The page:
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A method of using RFID tags to match luggage with the correct owner Disclosure Number: IPCOM000125650D
Original Publication Date: 2005-Jun-09
Included in the Prior Art Database: 2005-Jun-09
Document File: 1 page(s) / 24K

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There is a problem where, at any location where you are picking up your luggage, such as an airport, train station or bus station, it is difficult for the transportation center to guarantee that the luggage someone exits with belongs to the correct owner. There are several methods used: 1) No checking-- you are responsible for taking luggage and no one does verification 2) A guard manually checks-- an attendant compares your claim tags from your ticket to the tags on the bag 3) An attendant scans your barcoded claim ticket and scans the tags on the bag and this is connected to a central computer which confirms the match. The drawback to these solutions is that they are prone to error, manually intensive and do not take advantage of newer technology such as radio frequency identification (RFID). This idea incorporates RFID technology to automate the process of securely verifying the correct bags. The advantage is that this is a more secure and automated method than any prior options. The basic idea is on check in, the customer is given an rfid tag in the form of a wrist band, a tag is placed on his/her luggage and links those rf tag ids together in the central computer system. At the exit of the baggage claim area, the customer will have to walk past an rfid reader which will read the tags and see if they are grouped together. If so, nothing happens. If not, an error light will be signalled.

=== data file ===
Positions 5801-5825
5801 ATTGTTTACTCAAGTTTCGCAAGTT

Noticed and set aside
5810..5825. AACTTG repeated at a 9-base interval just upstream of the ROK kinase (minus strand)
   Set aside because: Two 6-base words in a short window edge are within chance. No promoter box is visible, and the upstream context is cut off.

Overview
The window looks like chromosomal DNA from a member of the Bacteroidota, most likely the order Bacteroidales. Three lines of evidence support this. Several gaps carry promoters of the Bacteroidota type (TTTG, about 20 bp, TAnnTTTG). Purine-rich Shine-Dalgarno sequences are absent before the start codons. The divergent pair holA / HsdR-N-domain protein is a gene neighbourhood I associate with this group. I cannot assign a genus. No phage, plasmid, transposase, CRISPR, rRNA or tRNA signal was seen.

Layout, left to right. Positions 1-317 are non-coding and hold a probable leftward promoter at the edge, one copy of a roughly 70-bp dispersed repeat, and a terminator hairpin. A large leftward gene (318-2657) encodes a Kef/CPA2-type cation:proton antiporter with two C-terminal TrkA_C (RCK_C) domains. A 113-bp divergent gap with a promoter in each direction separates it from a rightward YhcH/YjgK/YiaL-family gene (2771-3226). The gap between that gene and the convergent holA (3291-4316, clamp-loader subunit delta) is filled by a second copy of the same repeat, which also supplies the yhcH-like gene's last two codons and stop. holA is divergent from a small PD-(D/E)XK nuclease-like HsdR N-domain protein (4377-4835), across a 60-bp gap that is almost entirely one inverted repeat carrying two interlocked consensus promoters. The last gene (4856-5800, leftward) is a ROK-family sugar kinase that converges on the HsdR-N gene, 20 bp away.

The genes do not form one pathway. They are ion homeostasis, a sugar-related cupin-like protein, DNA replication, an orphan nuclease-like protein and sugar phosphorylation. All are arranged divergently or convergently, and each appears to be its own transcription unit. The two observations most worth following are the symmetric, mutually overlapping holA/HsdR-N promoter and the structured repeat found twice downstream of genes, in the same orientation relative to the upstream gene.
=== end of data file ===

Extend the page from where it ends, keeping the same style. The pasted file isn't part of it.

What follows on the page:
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A method of using RFID tags to match luggage with the correct owner

1. Customer Checks in with luggage
2. The counter employee prints out a RFID wrist band and a RFID baggage strap for each bag.
3. The wrist band and baggage straps are linked by the application that printed them out and stores this in a central computer database 4a. The customer gets on his airplane, bus or other transport 4b. The bags are sent to the destination
5. At the location the bags are to be picked up, an RFID reader is set up on the exit.
6. One person can exit at a time.
7. As the person exits with his/her bags, the RFID reader reads all RFID tags in the local vicinity.
8. The group of tags are checked against the central database 9a. If the grouping matches, a positive signal such as a green light, a message on a screen or an exit turnstile is opened 9b. If the grouping does not match, a negative signal such as a red light is displayed. The exit is not opened.